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"Can't Buy Me Love",
This review is from: After the Wedding (DVD)
`After the Wedding,' Denmark's "Best Foreign Picture" nominee for the Academy Awards has a lot going for it. Even if there is a soap opera feel to the scenes and the story, the quality is head and shoulders above any serial. Not to mention the fact we get six months of development in one movie. Solid performances, and camera shots that capture every revealing reaction give the story a magnetic interest.
The film begins in India where Jacob Pedersen (Mads Mikkelson) works with the impoverished. He feels at home with the children, but he goes back to Denmark to raise funds for the orphanage and get reacquainted with his family. At home his former love Helene (Sidse Babett Knudsen) has married a tycoon, Jorgen Hanson (Rolf Lassgard), someone Jacob is able to solicit funding with ease. Once they meet, he is invited to their daughter's wedding. Much like `Rumor Has It' with far less laughs, yet more substantive development, Jacob finds out at the reception that he has more at stake at home than he previously thought. From there he is reattached to deceptive Helene, and both must sort out the bitter resentment they feel for one another. (Did he have one affair as he says or was he the philanderer by her account?) Toasting her mother and step-father at the wedding, the bride Anna (Stine Fischer Christensen) later comes to grip with life-changing information in her own life.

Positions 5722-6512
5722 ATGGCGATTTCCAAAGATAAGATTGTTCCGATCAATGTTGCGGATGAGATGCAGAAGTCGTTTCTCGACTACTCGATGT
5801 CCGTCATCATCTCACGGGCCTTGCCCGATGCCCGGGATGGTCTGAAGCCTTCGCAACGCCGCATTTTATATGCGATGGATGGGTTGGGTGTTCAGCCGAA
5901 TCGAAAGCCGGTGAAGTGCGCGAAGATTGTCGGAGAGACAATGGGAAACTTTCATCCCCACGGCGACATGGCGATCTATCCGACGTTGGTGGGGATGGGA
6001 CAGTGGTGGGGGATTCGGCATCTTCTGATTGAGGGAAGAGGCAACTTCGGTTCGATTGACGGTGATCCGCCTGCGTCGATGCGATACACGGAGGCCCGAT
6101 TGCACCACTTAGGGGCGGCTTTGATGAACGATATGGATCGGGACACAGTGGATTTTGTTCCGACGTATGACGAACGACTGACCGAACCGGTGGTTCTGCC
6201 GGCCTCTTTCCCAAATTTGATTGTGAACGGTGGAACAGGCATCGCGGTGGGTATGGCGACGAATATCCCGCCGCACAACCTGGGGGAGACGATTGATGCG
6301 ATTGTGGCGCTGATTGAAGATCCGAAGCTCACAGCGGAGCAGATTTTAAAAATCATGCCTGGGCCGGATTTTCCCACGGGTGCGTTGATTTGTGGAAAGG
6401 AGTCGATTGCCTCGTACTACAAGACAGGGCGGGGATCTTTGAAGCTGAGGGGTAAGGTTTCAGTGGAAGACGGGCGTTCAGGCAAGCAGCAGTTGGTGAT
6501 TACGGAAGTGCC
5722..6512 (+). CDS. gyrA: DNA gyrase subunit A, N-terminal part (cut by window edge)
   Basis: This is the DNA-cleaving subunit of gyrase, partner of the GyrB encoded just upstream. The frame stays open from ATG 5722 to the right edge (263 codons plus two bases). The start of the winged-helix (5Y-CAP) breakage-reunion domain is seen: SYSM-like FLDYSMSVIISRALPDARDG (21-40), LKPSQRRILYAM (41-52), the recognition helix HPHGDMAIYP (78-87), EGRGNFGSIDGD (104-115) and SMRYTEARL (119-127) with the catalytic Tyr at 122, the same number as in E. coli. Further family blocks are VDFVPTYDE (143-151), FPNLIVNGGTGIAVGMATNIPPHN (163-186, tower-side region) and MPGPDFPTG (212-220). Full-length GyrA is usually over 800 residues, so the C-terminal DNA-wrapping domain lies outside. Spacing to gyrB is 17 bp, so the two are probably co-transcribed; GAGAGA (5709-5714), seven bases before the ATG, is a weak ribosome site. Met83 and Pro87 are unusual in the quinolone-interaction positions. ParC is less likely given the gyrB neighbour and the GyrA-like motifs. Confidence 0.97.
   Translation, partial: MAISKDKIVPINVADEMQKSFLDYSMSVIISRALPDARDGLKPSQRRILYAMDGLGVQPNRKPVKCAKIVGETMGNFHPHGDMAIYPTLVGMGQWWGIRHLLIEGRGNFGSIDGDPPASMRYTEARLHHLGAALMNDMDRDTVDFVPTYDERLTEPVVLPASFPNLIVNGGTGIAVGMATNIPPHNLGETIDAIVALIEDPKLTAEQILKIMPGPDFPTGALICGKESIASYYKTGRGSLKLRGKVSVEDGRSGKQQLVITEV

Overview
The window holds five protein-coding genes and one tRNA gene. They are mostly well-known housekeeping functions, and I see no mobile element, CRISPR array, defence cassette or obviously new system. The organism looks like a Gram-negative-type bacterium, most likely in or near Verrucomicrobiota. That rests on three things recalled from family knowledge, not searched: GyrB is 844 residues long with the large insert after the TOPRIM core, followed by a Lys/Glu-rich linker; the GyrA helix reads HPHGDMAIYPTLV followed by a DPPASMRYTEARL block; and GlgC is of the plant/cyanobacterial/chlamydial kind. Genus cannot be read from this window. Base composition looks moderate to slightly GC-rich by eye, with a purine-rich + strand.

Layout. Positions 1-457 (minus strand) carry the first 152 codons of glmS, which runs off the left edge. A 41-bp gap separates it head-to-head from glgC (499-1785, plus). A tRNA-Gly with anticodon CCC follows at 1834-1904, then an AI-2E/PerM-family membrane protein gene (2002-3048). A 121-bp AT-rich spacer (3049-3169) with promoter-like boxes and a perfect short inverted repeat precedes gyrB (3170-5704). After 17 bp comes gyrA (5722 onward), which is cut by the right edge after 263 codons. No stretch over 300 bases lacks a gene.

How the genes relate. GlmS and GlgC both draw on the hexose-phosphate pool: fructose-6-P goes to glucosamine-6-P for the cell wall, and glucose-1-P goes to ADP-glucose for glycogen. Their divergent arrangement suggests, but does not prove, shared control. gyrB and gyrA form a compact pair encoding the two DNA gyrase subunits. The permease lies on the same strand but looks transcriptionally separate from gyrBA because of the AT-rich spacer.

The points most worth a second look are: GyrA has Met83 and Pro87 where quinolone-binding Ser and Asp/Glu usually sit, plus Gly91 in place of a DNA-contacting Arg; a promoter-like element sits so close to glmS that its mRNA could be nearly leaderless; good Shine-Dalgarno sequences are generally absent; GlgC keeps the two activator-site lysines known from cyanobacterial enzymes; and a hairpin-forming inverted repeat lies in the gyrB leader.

Skillfully sorting out the relationships and priorities of the key players, `After the Wedding,' presents a bitter-sweet story with memorable characters and interesting circumstances. One of the merits of the film is how it defines poverty in India and compares it with a different kind of impoverishment for the wealthy. Jorgan's problems wouldn`t make us trade places with him for the world. Similarly, one of the boys at the orphanage reminds Jacob that he doesn't even like the wealthy. Another ironically says, "If I were rich, I'd be happy." Watching everyone come to grips with their lives and barter for stability make `After the Wedding` a revealing family portrait.